Brenda got to the point where she was insane every week, for one day. I must be a serious case, Brenda thought, insane every week! Then she tried to reassure herself. A week has seven days. She was only crazy for one. Not so bad was it? Lots of people were crazy more often than that. Most of them still held down jobs. Many of those jobs were in Congress.
No, Brenda! she reprimanded herself. This is the slippery slope! To say that one is all right. One whole day. Soon: one whole bottle, one whole cheesecake, one whole body massage, with hot scented oil.
Her judgment was not to be trusted. For -- this might be the day. The one mad day. It did have a way of coming around. Every time she looked for it, there it was.
Sanity, what was it? Simple: sanity was doing the next thing on the list. And sanity, the list, was not as safe as it ought to be. The list was spooky and tall, teetering like those anthills she saw in nature programs about Africa. She had to be careful. She had to be exceedingly precise. One wrong move, one bump -- ants came pouring out, horrible voracious woman-eating ants, swarmed in an instant over her body. Biting and opinionated ants: it's time you heard the truth about yourself.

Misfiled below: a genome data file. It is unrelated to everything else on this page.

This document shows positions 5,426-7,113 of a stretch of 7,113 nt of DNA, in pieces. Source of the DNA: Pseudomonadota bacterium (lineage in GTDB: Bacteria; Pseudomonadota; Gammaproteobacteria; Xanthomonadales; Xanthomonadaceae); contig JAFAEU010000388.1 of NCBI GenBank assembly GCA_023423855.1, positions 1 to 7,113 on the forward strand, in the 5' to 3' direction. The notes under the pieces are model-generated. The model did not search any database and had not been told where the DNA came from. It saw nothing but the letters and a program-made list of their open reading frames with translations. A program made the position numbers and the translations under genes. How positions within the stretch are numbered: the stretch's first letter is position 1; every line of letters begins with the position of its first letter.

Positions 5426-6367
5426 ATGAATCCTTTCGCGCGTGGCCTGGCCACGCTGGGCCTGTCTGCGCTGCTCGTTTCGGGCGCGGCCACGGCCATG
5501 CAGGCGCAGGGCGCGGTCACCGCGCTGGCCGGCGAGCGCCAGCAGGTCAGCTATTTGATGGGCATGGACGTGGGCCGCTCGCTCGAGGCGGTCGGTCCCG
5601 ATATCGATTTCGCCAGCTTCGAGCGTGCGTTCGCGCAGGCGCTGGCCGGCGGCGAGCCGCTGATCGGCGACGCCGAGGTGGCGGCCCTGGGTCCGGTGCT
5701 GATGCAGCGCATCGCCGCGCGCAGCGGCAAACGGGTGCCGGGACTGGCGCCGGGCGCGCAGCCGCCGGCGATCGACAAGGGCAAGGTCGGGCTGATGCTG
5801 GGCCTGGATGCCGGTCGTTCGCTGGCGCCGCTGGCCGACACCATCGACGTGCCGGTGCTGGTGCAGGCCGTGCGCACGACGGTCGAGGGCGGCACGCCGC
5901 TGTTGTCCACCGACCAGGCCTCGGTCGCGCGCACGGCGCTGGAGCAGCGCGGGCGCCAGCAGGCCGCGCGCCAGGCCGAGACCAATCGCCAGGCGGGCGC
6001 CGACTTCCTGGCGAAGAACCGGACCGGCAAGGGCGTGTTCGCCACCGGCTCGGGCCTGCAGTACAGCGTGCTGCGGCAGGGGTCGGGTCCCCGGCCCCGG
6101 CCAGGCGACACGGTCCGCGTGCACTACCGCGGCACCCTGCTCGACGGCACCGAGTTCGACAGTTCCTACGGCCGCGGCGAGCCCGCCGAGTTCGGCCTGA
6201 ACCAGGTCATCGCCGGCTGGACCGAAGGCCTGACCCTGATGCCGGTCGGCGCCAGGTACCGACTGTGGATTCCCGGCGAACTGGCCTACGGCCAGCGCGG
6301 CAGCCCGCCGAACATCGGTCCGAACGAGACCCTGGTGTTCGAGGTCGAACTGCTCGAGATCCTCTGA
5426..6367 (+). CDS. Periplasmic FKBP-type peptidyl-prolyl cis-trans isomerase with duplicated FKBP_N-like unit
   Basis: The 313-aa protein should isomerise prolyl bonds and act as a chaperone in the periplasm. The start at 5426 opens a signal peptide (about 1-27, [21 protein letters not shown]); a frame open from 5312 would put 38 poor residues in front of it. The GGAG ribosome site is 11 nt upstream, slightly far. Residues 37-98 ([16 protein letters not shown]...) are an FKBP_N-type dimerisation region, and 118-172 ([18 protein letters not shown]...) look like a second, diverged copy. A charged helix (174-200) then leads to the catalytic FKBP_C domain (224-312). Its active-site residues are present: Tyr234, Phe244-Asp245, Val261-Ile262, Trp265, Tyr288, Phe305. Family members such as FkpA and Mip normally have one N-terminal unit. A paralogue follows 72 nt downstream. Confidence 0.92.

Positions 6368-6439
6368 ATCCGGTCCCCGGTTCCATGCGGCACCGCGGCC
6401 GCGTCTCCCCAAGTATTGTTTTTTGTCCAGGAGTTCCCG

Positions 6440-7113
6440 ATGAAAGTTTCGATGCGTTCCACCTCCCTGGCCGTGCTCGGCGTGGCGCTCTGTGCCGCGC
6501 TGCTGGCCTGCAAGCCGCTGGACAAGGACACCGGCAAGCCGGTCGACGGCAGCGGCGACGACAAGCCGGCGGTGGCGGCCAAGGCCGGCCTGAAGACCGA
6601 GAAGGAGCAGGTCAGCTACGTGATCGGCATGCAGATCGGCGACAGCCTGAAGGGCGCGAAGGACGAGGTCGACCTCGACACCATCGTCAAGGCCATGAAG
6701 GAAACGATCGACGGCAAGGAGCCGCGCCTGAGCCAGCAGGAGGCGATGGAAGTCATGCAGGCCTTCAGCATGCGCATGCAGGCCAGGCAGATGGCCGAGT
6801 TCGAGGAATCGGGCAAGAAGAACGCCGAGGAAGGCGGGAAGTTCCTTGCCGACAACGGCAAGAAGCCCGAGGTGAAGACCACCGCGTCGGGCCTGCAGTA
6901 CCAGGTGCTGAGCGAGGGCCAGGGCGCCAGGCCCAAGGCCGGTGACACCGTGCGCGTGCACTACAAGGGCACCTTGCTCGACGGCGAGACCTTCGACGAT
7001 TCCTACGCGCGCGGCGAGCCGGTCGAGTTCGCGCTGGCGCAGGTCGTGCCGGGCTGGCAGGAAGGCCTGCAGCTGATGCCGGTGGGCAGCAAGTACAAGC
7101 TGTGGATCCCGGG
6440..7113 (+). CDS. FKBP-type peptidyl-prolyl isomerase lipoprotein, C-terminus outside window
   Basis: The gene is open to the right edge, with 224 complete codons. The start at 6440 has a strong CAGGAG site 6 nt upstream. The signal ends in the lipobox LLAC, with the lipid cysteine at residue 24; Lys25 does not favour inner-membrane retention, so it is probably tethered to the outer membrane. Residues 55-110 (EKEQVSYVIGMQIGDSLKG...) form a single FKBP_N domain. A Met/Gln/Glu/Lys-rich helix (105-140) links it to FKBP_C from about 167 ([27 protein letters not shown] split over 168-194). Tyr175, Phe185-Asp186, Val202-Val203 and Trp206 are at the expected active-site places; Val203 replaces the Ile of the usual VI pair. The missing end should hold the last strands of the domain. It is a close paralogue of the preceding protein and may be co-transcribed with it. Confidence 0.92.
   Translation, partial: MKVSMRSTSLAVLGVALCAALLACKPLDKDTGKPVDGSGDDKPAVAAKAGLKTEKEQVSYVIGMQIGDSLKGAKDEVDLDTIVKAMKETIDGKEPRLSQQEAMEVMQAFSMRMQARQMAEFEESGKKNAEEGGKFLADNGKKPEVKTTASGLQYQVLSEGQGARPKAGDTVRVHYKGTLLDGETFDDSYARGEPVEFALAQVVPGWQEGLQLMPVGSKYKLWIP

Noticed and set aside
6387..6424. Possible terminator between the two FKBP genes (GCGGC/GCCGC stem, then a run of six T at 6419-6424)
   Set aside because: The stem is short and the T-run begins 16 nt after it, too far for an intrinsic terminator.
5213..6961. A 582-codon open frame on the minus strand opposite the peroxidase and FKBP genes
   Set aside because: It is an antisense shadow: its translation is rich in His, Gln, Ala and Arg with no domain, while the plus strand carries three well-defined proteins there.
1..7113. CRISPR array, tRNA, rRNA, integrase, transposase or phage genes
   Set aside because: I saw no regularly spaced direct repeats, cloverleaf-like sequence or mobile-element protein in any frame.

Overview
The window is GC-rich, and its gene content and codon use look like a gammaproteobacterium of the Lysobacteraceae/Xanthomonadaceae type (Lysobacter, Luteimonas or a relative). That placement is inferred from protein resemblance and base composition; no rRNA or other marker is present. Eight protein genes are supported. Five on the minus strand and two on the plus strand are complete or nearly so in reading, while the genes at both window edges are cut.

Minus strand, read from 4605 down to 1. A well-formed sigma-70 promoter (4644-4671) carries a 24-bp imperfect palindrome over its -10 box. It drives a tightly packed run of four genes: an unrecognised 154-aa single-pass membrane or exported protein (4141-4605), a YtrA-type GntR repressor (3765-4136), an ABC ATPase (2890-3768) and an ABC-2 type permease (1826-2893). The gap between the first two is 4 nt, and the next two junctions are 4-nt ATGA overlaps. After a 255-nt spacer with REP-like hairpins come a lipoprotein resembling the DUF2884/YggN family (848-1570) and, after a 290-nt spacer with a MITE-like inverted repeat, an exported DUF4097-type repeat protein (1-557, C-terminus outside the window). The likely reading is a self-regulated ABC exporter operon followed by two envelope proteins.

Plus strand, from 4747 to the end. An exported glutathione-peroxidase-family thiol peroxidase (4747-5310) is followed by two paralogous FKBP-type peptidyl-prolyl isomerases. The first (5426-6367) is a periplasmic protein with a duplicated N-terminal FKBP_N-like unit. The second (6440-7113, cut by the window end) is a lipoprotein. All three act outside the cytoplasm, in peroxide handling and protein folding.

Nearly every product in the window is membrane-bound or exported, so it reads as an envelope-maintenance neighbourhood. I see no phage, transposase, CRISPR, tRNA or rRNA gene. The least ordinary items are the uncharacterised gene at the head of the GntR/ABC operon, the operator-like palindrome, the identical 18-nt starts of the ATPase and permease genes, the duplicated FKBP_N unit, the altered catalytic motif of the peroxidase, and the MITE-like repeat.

Brenda was amazed that for so long she'd had no idea hard liquor was marketed, specially for ladies, in playful little bottles with cartoons on them. Bottles which looked like bubble bath for children -- and were 80 proof. No more tears!
One day in seven: she never saw it coming until she was over her head in it.
The next thing on the list: Brenda sat silent and upright. She held the little bottle with the bunny painted on it. She waited for the train to come at her through the wall.
I mustn't scream, Brenda thought, or the neighbors will wonder. Or I will scream. What the hell -- it's my day.